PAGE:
President Vladimir Putin asked Russia's upper house yesterday to revoke the right it had granted him to order a military intervention in Ukraine in defence of Russian-speakers there, the Kremlin said in a statement.
The step seemed certain to be welcomed by the West as a sign that Moscow was ready to help engineer a settlement in Ukraine's largely Russian-speaking east, where a pro-Russian uprising against Kiev began in April.
Putin's spokesman said the Kremlin leader's move was aimed at assisting fledgling peace talks, which began on Monday, to end the conflict. Ukrainian President Petro Poroshenko called it a "first practical step" following Putin's statement of support last weekend for Poroshenko's peace plan for eastern Ukraine.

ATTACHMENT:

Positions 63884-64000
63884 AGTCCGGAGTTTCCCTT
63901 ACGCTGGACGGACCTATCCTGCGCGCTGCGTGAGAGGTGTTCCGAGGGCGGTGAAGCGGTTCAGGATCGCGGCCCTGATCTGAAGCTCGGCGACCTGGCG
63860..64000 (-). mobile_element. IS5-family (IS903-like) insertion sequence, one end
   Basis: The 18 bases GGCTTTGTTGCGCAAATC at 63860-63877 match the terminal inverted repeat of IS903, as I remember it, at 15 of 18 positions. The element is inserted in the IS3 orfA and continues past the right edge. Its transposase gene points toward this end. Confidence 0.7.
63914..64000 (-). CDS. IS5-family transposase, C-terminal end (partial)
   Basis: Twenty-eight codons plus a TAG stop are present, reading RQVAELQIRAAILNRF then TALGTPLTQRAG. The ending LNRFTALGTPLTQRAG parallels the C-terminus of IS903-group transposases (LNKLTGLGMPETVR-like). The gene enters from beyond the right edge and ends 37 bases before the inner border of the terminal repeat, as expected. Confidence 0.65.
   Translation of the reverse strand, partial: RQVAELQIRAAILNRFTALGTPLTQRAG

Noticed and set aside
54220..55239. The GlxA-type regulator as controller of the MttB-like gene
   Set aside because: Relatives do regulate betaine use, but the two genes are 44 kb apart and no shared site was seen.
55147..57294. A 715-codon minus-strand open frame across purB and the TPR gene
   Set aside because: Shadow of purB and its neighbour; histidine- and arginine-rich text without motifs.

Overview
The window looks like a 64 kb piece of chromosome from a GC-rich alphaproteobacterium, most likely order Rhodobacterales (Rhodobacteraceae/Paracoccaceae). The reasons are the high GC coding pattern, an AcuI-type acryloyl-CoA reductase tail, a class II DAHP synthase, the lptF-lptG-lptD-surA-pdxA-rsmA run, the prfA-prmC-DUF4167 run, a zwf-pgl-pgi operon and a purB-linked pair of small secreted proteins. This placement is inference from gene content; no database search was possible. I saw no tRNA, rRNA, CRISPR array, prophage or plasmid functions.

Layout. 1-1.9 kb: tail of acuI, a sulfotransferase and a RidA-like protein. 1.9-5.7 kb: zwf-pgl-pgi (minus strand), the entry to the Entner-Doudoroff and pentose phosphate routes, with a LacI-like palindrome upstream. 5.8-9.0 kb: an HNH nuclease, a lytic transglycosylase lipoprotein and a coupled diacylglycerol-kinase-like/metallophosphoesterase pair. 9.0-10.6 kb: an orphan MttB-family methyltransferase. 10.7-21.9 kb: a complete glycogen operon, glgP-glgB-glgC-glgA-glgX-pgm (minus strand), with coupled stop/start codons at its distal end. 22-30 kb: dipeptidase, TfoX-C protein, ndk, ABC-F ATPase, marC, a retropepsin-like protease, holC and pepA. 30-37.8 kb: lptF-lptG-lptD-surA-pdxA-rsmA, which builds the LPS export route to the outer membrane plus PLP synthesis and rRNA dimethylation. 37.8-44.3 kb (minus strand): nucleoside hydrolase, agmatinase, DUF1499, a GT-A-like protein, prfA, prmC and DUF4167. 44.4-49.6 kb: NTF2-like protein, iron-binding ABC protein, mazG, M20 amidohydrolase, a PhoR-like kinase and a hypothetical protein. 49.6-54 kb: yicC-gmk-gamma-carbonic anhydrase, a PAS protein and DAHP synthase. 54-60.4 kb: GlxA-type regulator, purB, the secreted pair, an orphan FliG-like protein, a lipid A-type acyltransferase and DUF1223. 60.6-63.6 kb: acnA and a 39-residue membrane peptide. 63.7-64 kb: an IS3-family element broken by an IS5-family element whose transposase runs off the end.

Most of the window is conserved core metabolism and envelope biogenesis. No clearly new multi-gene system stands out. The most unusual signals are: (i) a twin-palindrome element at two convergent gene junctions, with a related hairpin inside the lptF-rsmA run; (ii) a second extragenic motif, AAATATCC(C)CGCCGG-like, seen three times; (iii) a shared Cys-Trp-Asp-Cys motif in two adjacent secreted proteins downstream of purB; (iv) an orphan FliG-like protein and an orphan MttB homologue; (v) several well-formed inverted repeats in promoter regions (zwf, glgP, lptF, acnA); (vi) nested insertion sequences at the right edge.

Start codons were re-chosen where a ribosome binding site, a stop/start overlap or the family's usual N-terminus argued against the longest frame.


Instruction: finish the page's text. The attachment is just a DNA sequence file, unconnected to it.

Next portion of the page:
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Putin's chief of staff, Sergei Ivanov, said Russia now expected Kiev to respond with measures of its own, without specifying what these should be.
In the March 1 resolution, the Federation Council had granted Putin the right to "use the Russian Federation's Armed Forces on the territory of Ukraine until the social and political situation in that country normalises".
That resolution, together with Russia's annexation of Crimea from Ukraine, helped push East-West relations to their lowest ebb since the Cold War and led the United States and Europe to impose various sanctions on Moscow.